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Hi all,

I may be receiving a cash gift ($50-$100K) from a sibling, and wonder what the tax implications of this would be?

I plan to consult a professional, but value any feedback from Fools.

Thanks,

Sjec
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I may be receiving a cash gift ($50-$100K) from a sibling, and wonder what the tax implications of this would be?

I plan to consult a professional, but value any feedback from Fools.



You, as the recipient of the gift, would owe no tax. Gifts are taxable to the donor, not the recipient.

Your sibling needs to file a gift tax return if he or she gives you more than $11,000 in one calendar year.

ab
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angelbuggy: "You, as the recipient of the gift, would owe no tax. Gifts are taxable to the donor, not the recipient.

Your sibling needs to file a gift tax return if he or she gives you more than $11,000 in one calendar year."


I concur.

OTOH, if the original poster is married, the sibling could double the tax-free gift amount by gifting to the original poster and spouse.

If the gifting sibling is married, the tax-free gift could also be double by the sibling and spouse gift splitting and giving to the original poster.

If both the original poster and the gifting sibling are married, the tax-free gift amount could be quadrupled by using both techniques.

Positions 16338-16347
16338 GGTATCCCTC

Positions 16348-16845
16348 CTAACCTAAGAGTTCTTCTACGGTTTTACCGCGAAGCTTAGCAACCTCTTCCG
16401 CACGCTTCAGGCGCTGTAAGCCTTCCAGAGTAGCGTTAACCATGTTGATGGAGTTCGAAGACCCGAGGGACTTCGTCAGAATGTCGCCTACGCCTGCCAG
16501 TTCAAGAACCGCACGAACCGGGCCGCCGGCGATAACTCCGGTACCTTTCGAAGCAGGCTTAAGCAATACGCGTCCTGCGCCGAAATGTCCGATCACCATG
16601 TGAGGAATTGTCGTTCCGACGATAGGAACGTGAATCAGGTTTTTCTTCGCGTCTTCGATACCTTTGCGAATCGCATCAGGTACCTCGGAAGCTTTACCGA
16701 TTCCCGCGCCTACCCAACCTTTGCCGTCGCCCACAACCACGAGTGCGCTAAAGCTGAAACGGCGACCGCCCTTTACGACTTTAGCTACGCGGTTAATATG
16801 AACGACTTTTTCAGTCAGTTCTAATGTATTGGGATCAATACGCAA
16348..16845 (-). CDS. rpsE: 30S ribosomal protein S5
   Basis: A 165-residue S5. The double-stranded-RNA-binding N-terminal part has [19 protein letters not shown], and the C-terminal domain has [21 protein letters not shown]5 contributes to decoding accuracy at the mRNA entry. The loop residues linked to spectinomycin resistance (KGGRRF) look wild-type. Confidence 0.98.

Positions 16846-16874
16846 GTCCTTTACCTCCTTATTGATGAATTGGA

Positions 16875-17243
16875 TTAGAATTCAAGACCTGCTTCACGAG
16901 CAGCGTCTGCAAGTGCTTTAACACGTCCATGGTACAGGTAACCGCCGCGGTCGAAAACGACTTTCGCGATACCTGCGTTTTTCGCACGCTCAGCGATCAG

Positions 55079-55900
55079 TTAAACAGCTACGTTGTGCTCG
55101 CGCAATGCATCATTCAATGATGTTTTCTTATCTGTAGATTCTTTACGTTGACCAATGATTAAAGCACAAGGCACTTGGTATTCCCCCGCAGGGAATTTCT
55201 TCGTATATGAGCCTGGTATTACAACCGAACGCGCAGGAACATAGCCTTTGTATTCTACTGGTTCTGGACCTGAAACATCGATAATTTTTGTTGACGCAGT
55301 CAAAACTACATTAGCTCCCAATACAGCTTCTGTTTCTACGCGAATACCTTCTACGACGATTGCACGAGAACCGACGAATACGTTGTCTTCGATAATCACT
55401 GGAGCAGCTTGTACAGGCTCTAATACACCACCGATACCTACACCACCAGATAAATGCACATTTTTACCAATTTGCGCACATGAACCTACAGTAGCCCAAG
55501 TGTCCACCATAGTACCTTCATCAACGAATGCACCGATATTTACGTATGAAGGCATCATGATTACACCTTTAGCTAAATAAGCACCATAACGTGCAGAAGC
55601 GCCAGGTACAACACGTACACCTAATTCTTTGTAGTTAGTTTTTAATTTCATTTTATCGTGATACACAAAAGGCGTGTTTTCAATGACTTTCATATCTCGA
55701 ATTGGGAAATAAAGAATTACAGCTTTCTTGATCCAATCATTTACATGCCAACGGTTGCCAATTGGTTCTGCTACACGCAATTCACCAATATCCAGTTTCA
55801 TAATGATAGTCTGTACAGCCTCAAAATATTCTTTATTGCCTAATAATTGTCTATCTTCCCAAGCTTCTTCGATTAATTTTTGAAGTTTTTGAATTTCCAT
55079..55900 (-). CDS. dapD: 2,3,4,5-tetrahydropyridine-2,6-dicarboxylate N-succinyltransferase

Regards, JAFO


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OTOH, if the original poster is married, the sibling could double the tax-free gift amount by gifting to the original poster and spouse.

If the gifting sibling is married, the tax-free gift could also be double by the sibling and spouse gift splitting and giving to the original poster.

If both the original poster and the gifting sibling are married, the tax-free gift amount could be quadrupled by using both techniques.

Regards, JAFO


Right, but he said the gift was going to be in the 50-100K range, so even if both parties are married, a gift tax return would need to be filed. Main point is the poster doesn't have any tax consequences to himself.

But you're right. Since I'm single I tend to think "single" about these things. :o)

ab
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Hey thanks everyone!

I understand now that the giver would pay the gift tax, not the recipient.

But (I feel stupid asking this) of course I would pay income tax myself on this amount, would I not?

Thanks again for your speedy responses,

Sjec
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angelbuggy: "Right, but he said the gift was going to be in the 50-100K range, so even if both parties are married, a gift tax return would need to be filed."

44k is in the ballpark of 50k. In any event, either (or both) techniques would save some of the lifetime exemption of the gifting sibling.

"Main point is the poster doesn't have any tax consequences to himself."

Agreed.

"But you're right. Since I'm single I tend to think "single" about these things. :o)"

Thanks. We all have our perspective. I was writing for both the original poster and the board.

Regards, JAFO


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But (I feel stupid asking this) of course I would pay income tax myself on this amount, would I not?

No. A gift is not income. If you earn interest on the money or invest it in something that creates income, then you pay income tax.

Ira

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Ira,

Thank you for clarifying that for me!

Fool on,

Sjec

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